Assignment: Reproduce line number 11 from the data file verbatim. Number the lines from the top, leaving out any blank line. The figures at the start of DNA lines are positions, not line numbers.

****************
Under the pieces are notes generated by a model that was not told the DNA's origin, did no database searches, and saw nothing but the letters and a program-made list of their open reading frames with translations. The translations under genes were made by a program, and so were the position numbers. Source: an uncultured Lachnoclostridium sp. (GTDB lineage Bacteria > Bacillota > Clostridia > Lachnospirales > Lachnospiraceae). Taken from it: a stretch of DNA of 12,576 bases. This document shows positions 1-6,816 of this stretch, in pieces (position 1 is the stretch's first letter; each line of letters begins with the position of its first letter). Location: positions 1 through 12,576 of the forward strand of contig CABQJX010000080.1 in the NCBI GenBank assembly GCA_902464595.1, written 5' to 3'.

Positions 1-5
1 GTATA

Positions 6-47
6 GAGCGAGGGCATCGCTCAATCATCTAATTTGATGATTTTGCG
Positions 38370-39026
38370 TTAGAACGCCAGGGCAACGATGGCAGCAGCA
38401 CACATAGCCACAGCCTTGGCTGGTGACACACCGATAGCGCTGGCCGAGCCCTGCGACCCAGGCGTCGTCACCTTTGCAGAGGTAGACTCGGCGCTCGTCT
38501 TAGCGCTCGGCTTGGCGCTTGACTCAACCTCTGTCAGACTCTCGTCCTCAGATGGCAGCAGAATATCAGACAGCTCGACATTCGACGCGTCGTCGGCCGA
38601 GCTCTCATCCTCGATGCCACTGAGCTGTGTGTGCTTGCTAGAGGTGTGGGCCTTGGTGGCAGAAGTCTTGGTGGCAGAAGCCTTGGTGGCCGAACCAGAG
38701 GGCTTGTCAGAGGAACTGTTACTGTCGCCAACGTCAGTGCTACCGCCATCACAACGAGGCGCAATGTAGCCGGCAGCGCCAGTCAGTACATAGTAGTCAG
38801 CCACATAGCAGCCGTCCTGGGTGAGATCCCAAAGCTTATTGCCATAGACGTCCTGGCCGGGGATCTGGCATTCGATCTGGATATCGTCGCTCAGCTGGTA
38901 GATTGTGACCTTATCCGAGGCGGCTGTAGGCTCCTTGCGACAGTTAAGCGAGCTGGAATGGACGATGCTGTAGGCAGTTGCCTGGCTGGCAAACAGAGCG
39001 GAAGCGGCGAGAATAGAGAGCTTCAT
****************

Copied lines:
38701 GGCTTGTCAGAGGAACTGTTACTGTCGCCAACGTCAGTGCTACCGCCATCACAACGAGGCGCAATGTAGCCGGCAGCGCCAGTCAGTACATAGTAGTCAG